As for the title, “The Journey of Birch,” we were initially hoping to get a birch tree to literally travel from Japan to Miami, which, for logistical reasons, couldn’t happen. Nevertheless, we wanted to suggest and illustrate the idea of movement, both in the obvious sense of a watch’s [hands moving] and in the sense of travel and transport. [You’ll see] benches that appear to be made from shipping crates. Elsewhere, there are crates topped with a section of a birch tree trunk.

We also wanted the installation to give people a moment of meditative [calm]. By putting on one of the headsets, you can really take a little break from the busy environment of the fair, and be with yourself and what is in front of you.

Sayaka Yamamoto: We want visitors to feel like they are surrounded by a big surrealistic forest. So you sit there, listen, and take time to see the time. You usually can’t see time or feel time—it’s not tactile—but here, you can use other [senses] to do so.

Are any formal aspects of the “White Birch” timepiece—such as its craftsmanship and technology—apparent in the space?

Cohen: This installation is our emotional interpretation of the watch. We didn’t take things too literally. That’s because the watch is, of course, perfect: Every smallest detail is extremely well thought out and well executed. The texture of its surface, for example—it’s amazing how something on that scale can contain so much detail and skill. We would never dare add to it. The only thing we could do to honor it was to express a related atmosphere.

How do you think about nature and time in your design work more broadly

Yamamoto: We love nature as nature, but also as a material to work with, [and often] use it literally as the material to produce a product.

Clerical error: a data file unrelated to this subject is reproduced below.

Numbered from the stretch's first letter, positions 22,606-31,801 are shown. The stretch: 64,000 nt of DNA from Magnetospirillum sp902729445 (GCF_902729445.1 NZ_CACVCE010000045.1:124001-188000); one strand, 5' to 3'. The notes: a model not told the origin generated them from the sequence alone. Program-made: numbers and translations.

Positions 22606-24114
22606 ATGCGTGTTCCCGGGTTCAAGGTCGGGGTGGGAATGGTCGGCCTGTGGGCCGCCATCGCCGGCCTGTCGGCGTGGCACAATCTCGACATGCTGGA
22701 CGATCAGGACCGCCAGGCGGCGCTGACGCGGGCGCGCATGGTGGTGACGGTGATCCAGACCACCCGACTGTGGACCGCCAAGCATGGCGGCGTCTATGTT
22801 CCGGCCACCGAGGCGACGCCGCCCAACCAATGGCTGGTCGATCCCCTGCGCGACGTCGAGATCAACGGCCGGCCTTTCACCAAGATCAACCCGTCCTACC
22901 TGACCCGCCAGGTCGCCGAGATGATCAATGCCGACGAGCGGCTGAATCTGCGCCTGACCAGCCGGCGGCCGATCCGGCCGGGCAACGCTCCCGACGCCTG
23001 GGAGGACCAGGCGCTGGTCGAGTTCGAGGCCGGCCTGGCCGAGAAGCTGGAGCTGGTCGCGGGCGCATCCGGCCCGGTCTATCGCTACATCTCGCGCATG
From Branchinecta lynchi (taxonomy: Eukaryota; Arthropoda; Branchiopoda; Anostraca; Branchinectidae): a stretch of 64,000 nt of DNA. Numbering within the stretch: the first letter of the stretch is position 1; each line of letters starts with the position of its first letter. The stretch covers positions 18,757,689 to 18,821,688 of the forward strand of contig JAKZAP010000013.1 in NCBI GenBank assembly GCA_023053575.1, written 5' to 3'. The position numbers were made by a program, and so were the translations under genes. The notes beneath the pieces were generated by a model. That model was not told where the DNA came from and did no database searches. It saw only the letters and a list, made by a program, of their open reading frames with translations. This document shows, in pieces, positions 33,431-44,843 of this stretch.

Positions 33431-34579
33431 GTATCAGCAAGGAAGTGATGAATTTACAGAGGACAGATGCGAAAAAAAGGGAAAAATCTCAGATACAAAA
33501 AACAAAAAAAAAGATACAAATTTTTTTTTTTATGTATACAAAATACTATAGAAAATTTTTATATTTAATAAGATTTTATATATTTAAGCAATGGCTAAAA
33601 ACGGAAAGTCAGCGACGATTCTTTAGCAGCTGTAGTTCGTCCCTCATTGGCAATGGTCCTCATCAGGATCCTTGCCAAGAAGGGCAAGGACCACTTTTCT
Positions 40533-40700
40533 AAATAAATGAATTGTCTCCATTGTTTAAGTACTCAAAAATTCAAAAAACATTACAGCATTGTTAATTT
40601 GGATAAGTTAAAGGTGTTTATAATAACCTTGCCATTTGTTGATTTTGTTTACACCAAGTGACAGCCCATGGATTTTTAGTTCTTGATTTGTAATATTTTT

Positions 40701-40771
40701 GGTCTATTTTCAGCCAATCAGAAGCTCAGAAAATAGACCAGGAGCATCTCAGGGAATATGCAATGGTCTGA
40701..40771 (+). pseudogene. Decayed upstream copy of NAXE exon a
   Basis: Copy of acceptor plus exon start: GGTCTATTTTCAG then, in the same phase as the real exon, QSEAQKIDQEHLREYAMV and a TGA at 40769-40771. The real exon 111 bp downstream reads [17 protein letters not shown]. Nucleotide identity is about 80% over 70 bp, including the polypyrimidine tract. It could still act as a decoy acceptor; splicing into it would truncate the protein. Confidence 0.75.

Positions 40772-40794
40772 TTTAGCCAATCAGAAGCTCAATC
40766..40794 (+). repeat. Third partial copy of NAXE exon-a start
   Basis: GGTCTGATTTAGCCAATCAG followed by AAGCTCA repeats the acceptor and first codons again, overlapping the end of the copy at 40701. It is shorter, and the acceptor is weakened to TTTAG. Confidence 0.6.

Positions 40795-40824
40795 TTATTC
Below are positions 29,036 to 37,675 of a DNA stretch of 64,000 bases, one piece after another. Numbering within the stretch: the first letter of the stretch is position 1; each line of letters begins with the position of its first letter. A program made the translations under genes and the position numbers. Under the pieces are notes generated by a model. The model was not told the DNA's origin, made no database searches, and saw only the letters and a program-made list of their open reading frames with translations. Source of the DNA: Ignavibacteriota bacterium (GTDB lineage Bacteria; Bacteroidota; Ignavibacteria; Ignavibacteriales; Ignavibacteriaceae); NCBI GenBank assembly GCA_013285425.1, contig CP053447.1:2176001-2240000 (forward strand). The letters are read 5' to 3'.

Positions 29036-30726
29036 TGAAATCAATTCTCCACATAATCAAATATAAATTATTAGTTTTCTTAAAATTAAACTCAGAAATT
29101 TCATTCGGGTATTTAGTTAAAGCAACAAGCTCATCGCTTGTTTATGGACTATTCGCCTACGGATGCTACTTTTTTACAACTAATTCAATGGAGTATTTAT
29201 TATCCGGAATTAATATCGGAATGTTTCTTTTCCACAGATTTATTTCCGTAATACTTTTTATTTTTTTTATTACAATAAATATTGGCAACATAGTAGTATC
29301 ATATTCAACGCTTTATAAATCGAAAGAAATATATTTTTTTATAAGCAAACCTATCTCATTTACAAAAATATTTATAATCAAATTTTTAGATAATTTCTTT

Cohen: Nature and time are things we think a lot about and that we care a lot about. One thing that we like about nature is that it has a certain strangeness. There are so many things in nature that are kind of weird, like things you would look at and think, Who would have thought to make this in this way? And time, in a very different way, shares this strangeness. It’s one of those concepts that we as human beings have made lovely tools to measure, but there is still something very abstract about it. It’s one of the biggest topics that touch us as human beings, so it’s something which is very present in our work.

What do you want visitors to take away from the installation?

Cohen: I hope that through all of the elements we’ve created, we’ll trigger a certain curiosity. Our inspiration and our story [for this project] came from Grand Seiko, and I believe that if people appreciate the experience they get there, [it will lead them to] find a connection with the brand, and to learn more about what the company has to offer.

Yamamoto: Going back to our interpretation and our portrait of Grand Seiko, I hope that each person has a different [interpretation] of what they see in the booth, and has a different experience inside of it. So there’s not one absolute answer. If I interviewed one hundred visitors about their experience and received one hundred [different] answers, that would be fine for me. Because while they’re all seeing the same installation, I want them to see beyond the outlines we’ve prepared.